Award Winning
Attorneys

Are there different types of plea bargains?

On Behalf of | Dec 1, 2021 | Criminal Defense |

If you’re a CourtTV fan, you may think that full-blown criminal trials are the norm, but they’re not. The vast majority of criminal cases are resolved through plea deals of one kind or another.

Plea deals are convenient for the state, because they’re a guaranteed “win” for the prosecution. Plus, if everyone facing criminal charges insisted on a trial, the entire criminal justice system might otherwise grind to a halt.

Plea deals can also be useful for defendants. They can sometimes negotiate a conclusion to their case that they find satisfactory without the stress, uncertainties or expense of a trial.

Before you consider a plea, understand what’s being offered

There are basically three kinds of plea bargains that the prosecution may offer. These include:

  • Fact bargaining: These are used when a case is still going to trial, but the prosecution and defense may agree to stipulate certain facts of the case (meaning everybody agrees those facts are undisputed). This helps the prosecution, but it may also allow a defendant to avoid having to explain their actions or expose unsavory details about a situation to the jury.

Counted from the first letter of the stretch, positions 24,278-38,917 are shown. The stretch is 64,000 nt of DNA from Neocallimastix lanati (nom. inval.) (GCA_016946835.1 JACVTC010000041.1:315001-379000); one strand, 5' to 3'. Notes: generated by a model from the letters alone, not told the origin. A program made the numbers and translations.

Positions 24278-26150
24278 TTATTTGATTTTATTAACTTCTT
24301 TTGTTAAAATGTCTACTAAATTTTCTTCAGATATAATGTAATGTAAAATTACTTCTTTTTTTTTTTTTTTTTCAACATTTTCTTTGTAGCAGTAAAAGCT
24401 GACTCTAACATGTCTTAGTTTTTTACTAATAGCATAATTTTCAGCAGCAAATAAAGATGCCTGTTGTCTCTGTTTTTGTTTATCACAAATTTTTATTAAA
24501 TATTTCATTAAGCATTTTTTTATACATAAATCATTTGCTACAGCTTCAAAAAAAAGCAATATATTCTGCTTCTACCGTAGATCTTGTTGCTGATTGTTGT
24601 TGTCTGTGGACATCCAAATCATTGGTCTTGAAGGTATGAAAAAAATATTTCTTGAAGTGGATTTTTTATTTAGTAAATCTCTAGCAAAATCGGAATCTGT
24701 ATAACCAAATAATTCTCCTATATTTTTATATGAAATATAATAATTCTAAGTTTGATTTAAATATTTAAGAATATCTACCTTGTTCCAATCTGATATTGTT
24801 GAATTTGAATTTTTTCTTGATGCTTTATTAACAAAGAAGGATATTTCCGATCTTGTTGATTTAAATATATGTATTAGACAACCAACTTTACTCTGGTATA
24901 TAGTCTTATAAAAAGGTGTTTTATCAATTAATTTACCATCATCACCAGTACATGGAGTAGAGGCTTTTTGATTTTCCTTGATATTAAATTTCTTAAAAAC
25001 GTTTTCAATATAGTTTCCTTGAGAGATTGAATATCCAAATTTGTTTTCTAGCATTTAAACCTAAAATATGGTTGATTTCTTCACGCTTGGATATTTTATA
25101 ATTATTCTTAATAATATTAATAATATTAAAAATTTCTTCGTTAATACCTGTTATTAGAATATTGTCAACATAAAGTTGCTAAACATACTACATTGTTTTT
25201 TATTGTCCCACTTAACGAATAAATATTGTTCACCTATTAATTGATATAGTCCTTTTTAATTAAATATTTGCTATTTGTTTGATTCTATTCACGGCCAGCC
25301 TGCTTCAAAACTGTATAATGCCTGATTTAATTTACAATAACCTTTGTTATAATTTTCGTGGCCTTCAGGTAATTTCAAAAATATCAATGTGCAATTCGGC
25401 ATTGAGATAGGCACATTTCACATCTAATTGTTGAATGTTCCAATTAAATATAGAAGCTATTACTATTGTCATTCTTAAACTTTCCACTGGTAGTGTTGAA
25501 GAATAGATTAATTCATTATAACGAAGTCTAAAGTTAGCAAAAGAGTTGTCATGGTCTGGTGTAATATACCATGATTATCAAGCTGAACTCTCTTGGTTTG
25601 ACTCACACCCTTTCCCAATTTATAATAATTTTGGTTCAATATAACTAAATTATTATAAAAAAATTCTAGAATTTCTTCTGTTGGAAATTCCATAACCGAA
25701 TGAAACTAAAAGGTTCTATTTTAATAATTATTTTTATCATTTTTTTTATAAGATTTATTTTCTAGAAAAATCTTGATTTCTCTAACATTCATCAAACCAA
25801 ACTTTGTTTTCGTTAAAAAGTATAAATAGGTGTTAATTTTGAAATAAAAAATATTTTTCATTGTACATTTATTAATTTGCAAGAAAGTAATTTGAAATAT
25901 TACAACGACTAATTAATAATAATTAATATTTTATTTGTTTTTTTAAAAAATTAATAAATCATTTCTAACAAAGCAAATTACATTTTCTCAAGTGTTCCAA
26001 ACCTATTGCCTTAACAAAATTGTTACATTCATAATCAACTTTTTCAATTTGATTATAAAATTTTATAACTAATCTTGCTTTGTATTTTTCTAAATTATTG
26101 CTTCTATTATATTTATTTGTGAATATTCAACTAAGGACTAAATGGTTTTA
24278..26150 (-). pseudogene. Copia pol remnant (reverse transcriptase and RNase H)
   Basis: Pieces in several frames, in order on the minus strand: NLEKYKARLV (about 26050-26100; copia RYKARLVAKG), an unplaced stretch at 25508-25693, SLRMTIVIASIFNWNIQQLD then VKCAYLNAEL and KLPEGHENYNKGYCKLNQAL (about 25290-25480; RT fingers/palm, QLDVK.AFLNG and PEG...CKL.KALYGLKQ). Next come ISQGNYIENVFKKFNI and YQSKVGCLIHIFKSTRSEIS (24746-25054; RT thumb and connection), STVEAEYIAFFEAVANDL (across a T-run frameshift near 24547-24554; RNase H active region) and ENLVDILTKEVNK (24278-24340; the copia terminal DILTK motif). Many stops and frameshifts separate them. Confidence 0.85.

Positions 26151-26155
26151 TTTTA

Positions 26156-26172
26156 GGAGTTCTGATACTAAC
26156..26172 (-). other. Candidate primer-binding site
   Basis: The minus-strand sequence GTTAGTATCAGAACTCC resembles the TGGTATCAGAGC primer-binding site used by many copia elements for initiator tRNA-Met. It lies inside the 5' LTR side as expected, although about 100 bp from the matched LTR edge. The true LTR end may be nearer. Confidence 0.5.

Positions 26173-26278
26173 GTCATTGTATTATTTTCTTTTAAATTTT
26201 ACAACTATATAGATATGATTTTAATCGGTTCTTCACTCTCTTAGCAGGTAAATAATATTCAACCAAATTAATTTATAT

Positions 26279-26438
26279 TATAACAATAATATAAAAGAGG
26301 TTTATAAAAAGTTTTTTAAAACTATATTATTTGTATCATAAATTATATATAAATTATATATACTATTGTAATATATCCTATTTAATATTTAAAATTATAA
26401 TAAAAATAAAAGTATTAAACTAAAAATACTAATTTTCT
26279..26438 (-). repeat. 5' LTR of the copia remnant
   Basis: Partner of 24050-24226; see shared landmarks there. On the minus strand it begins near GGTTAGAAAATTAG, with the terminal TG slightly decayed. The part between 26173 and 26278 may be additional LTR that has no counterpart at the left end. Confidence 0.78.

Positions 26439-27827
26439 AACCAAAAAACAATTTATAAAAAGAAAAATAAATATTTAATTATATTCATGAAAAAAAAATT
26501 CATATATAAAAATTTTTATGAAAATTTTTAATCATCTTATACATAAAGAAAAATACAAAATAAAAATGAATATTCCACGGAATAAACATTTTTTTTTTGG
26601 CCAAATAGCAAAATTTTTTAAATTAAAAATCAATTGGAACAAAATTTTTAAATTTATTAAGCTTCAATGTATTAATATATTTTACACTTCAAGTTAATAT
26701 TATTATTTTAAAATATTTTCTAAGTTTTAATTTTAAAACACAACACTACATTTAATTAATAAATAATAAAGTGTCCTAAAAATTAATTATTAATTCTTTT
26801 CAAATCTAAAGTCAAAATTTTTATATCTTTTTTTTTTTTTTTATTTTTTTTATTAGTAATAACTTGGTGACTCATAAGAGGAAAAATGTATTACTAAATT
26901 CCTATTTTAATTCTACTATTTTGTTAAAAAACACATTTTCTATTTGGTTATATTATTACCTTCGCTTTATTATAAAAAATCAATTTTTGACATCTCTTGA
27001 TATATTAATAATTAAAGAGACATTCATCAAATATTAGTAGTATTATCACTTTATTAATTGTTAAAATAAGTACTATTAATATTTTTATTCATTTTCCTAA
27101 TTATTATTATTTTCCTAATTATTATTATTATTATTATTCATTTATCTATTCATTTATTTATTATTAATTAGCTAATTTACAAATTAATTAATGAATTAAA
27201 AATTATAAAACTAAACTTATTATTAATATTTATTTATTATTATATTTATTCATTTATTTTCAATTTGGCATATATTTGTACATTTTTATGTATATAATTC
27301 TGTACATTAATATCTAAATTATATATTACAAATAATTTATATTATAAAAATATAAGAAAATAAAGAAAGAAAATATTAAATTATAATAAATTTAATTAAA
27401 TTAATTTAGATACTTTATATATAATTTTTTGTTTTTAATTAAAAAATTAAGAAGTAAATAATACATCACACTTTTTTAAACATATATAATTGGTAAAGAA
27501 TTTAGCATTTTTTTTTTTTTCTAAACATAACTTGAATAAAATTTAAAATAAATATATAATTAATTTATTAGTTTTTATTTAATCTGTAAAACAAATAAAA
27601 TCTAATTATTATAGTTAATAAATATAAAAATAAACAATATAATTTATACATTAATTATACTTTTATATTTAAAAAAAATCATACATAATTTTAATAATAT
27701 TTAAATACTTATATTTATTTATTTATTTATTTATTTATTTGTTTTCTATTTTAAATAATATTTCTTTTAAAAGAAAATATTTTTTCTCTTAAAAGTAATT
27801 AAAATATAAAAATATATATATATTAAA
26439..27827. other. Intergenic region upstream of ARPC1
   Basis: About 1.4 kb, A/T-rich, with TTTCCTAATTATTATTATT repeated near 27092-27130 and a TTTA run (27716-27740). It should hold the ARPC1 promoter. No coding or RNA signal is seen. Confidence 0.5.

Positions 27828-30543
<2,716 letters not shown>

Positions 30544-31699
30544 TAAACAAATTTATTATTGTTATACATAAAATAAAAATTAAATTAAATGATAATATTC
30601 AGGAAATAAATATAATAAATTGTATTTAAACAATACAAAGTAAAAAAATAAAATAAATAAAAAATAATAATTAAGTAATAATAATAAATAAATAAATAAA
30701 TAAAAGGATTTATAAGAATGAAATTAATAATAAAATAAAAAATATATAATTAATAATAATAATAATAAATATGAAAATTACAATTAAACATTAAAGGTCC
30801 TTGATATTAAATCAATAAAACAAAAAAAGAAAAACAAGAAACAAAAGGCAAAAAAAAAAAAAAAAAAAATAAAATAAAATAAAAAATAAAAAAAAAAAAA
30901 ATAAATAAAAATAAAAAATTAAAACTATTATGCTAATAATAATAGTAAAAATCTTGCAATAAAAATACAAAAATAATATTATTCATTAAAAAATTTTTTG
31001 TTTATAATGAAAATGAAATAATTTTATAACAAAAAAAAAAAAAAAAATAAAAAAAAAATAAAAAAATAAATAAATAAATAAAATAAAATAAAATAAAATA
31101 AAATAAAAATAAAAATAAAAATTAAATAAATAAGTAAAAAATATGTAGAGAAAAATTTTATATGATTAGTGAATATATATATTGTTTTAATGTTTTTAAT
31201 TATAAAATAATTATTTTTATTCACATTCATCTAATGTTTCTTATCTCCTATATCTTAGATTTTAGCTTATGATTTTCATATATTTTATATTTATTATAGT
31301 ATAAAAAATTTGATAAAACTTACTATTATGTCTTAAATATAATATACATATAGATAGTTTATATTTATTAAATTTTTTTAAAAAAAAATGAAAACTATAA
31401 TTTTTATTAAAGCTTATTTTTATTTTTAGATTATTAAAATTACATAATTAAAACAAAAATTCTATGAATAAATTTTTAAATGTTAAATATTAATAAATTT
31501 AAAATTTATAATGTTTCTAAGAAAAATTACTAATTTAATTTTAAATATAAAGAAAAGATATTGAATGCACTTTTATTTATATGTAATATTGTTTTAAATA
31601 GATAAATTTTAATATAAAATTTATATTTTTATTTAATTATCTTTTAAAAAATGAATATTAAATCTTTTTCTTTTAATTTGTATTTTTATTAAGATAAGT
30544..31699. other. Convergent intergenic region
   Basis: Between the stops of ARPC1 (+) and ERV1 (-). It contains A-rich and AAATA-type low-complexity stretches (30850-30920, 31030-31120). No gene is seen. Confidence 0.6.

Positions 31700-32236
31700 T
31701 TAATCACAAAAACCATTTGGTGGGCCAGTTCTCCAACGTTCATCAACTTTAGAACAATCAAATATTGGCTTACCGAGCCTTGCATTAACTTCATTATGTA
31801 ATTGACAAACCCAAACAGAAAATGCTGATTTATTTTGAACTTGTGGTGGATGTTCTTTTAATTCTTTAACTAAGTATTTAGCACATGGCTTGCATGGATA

• Charge bargaining: This means that the prosecutor offers to reduce the charges against you in exchange for a guilty plea to whatever remains. That can mean dropping the number of “counts” against you, if you were charged multiple times for similar offenses, or it can mean lowering your charges to something less serious, like reducing a felony charge to a misdemeanor.
  • Sentence bargaining: This means that you agree to plead guilty to the charges — whatever they may be — but the prosecutor will ask for a minimal sentence. You need to be wary, however, because not all judges feel bound by such agreements.

Plea deals can be useful — but they’re not right for every person or every case. Before you even consider that as an option, you should find out more about your possible defense strategies.

FindLaw Network